7. The Avengers
After Earth’s mightiest heroes have torn up New York City in their efforts to protect the world from an alien invasion by the Chitauri, they sit in a shawarma restaurant and eat some shawarma. Tony Stark had previously mentioned that he’s heard good things about it and never actually tried it. This is an example of what is known in screenwriting as “plant and payoff.” The plant was Tony’s reference to shawarma. The payoff was the Avengers eating shawarma after the credits, while they’re still wearing their costumes and the restaurant’s employees are sweeping up the rubble and debris from the apocalyptic annihilation of the streets of New York from the battle. The shawarma reference was just one of many takes that Robert Downey, Jr. did where he was riffing on what Tony might say after returning from the wormhole and escaping death. So, director Joss Whedon decided on the post credits scene long after filming had finished and he had chosen to use that take. Also, if you’ve ever wondered why Captain America isn’t eating any shawarma, it’s because the post credits scene wasn’t planned until after filming had finished and Chris Evans had to wear a prosthetic jaw to film it to cover up the beard he had grown for another role. So, there you go – some fun behind the scenes trivia.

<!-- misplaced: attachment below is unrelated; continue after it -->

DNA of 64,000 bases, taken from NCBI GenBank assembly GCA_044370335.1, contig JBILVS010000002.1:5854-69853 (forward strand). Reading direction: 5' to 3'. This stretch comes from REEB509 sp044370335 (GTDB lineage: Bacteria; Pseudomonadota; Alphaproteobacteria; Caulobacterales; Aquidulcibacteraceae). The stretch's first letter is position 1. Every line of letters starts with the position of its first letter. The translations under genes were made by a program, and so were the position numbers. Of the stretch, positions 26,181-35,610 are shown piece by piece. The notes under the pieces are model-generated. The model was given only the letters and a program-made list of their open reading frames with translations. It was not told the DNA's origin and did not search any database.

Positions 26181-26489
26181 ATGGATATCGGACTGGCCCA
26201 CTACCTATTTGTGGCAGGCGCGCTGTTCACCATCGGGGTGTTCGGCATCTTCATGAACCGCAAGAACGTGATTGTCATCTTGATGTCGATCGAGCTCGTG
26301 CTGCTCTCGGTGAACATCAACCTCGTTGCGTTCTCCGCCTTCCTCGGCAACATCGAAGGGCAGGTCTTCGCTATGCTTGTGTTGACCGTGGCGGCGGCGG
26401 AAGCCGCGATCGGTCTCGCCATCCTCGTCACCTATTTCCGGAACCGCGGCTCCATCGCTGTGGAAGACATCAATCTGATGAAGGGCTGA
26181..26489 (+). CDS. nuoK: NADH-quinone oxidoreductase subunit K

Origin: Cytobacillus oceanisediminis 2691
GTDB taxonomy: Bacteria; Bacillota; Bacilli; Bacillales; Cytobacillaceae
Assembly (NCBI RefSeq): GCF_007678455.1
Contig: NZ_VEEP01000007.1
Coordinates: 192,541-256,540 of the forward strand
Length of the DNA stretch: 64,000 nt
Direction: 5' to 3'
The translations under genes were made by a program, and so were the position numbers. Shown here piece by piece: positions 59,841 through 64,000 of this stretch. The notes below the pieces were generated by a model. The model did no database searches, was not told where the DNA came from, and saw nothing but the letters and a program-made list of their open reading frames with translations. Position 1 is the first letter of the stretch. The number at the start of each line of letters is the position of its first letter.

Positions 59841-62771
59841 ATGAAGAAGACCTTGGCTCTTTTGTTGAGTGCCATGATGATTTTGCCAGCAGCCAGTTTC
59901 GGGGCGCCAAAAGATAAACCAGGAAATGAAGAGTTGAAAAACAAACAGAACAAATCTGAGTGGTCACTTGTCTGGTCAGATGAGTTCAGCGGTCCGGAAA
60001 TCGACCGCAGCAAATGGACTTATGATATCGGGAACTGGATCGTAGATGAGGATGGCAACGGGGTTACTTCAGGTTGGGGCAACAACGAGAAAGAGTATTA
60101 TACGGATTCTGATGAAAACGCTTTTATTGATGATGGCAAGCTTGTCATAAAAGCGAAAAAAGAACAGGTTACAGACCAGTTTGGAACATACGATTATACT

6. Napoleon Dynamite